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Part consultancy, part thinktank, part social enterprise, Halcyon helps you prepare for and respond to personal, organisational and societal change.

See Halcyon's unique reporting on the United Nations Sustainable Development Goals and contact us to discuss how we may be able to help you contribute to and/or create value from the SDGs.

Follow Halcyon's forthcoming 52:52:52 campaign on Twitter, which will feature 52 issues and 52 responses over 52 weeks.

Time

On Now

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Dave Pollard wrote thought-provokingly of the "Now Time”, a multidimensional recursive eternal present familiar to aboriginal cultures the world over, and recalling Friedrich Nietzche's desire to be a "yes-sayer" to each moment.

This recalls Camus' celebration of Sisyphus starting afresh each day and more recently, Eckhart Tolle's "power of now".

On what mattered in the past

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Asking which shifts, in which centuries, really shaped the modern world. a historian identified 10 leading drivers of change, century by century (see below).

Meanwhile, Prospect believes that reflecting on the past can give great in sight into the present and has published accordingly The past in perspective e-book.

See also:

What's Happening? - Presence

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A favourite concept of mine is the 200-year present, a way of thinking about change. The 200-year present began 100 years ago with the year of birth of the people who have reach their hundredth birthday today. The other boundary of the 200-year present, 100 years from now, is the hundredth birthday of the babies born today. If you take that span, you and I will have had contact with a lot of people from different parts of that span. So think in terms of events over that span and realise how long change takes. You can see how difficult it has been to create these bodies and new ways and how in many ways we are slipping backward; but in other ways we are not. I take comfort to know that super-power hegemony has a very limited lifespan (decline and fall of Rome, the Ottoman Empire) -  Elise Boulding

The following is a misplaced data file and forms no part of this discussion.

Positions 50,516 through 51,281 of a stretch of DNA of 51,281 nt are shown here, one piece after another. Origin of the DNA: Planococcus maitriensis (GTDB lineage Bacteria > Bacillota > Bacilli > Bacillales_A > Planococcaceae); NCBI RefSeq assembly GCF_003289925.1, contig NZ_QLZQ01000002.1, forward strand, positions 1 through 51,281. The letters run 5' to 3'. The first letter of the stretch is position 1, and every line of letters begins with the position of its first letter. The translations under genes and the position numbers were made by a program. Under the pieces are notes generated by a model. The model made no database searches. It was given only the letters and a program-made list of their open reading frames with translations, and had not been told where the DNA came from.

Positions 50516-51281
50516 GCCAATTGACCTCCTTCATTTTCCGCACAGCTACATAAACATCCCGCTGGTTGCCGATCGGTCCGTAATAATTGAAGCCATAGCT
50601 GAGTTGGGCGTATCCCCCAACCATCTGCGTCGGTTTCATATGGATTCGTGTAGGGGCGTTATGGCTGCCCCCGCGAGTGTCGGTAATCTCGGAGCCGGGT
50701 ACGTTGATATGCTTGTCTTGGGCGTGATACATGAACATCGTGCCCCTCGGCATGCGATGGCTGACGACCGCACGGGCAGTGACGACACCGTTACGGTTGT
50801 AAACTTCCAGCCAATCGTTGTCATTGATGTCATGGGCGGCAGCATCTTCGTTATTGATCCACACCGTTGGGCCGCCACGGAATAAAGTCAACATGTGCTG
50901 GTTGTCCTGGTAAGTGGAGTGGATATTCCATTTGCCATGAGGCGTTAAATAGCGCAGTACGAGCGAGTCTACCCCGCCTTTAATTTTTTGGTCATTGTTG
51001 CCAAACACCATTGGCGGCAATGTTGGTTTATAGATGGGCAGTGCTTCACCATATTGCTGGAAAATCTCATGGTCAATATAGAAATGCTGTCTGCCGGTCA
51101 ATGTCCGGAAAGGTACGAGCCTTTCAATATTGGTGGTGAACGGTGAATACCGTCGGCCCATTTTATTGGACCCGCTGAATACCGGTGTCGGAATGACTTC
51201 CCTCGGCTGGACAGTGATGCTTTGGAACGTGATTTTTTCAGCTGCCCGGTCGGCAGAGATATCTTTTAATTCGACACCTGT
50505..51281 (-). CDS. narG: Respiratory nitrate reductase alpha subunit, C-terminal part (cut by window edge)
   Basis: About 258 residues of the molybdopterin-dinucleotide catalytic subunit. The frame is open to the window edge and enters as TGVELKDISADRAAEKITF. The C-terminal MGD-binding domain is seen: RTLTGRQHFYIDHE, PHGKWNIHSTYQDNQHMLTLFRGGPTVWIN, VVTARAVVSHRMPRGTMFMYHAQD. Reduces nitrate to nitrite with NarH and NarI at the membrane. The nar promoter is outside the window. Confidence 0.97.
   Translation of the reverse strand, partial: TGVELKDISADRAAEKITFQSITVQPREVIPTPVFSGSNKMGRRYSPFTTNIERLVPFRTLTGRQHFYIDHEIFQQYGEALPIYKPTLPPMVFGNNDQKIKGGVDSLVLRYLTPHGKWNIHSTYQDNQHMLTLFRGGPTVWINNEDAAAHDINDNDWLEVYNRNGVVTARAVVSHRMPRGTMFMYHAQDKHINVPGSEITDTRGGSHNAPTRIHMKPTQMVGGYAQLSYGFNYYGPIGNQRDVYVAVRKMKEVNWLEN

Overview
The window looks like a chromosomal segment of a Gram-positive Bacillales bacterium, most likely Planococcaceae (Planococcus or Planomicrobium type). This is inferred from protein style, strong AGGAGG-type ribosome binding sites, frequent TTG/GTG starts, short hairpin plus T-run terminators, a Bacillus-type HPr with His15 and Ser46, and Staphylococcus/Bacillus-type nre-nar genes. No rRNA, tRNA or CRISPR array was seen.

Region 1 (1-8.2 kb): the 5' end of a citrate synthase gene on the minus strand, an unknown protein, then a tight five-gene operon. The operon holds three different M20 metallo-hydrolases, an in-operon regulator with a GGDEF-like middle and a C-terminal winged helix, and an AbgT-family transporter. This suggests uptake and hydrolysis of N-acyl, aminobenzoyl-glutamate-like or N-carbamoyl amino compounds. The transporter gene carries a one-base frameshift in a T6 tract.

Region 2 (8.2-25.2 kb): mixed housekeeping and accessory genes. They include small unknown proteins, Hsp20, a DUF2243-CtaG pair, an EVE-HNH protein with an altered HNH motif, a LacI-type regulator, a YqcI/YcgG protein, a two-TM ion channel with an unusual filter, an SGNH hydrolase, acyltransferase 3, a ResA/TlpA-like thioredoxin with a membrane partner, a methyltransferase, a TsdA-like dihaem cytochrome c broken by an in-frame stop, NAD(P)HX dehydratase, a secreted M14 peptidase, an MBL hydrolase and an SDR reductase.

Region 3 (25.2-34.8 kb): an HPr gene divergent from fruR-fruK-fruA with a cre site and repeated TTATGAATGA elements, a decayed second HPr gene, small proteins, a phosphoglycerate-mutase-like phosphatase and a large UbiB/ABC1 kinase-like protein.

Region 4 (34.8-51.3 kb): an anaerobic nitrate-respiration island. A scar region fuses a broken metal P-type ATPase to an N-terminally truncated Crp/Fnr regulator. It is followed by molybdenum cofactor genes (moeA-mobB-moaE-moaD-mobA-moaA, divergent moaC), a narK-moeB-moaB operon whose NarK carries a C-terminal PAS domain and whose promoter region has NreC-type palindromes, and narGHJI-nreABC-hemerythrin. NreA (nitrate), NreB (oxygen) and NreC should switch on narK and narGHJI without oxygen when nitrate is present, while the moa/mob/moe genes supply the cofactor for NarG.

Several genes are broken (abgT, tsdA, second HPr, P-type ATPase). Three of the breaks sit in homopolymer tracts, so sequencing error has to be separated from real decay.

On Marcel Proust

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After the BBC opened up its archives of In Our Time, I came to the episode about Marcel Proust.

As the programme notes make clear, "À La Recherche du Temps Perdu has been called the definitive modern novel.  Proust's stylistic innovation, sensory exploration and fascination with memory were to influence a whole body of thinkers, and innumerable critics and novelists since.  But how did he succeed in creating a 3000 page novel with such an artistic coherence?'"